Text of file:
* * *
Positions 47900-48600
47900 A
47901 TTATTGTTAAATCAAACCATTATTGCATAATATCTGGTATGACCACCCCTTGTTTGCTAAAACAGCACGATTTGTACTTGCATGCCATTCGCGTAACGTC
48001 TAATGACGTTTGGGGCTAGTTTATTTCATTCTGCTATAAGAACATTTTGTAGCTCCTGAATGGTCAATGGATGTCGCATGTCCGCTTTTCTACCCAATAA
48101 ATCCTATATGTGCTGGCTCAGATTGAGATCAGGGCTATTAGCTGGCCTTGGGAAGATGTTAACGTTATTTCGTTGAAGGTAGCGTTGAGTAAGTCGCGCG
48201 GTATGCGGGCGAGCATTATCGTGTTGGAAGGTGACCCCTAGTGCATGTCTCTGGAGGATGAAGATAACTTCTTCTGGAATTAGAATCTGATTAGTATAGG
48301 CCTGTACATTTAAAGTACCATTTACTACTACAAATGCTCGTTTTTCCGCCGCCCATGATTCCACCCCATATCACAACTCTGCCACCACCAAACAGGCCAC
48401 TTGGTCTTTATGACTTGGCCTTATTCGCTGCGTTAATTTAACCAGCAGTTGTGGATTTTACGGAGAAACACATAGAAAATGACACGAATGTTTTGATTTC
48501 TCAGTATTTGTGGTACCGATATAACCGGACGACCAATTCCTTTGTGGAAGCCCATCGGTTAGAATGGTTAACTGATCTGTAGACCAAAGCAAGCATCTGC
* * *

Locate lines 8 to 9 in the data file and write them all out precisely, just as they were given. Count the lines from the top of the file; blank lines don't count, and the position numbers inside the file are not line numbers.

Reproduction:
48401 TTGGTCTTTATGACTTGGCCTTATTCGCTGCGTTAATTTAACCAGCAGTTGTGGATTTTACGGAGAAACACATAGAAAATGACACGAATGTTTTGATTTC
48501 TCAGTATTTGTGGTACCGATATAACCGGACGACCAATTCCTTTGTGGAAGCCCATCGGTTAGAATGGTTAACTGATCTGTAGACCAAAGCAAGCATCTGC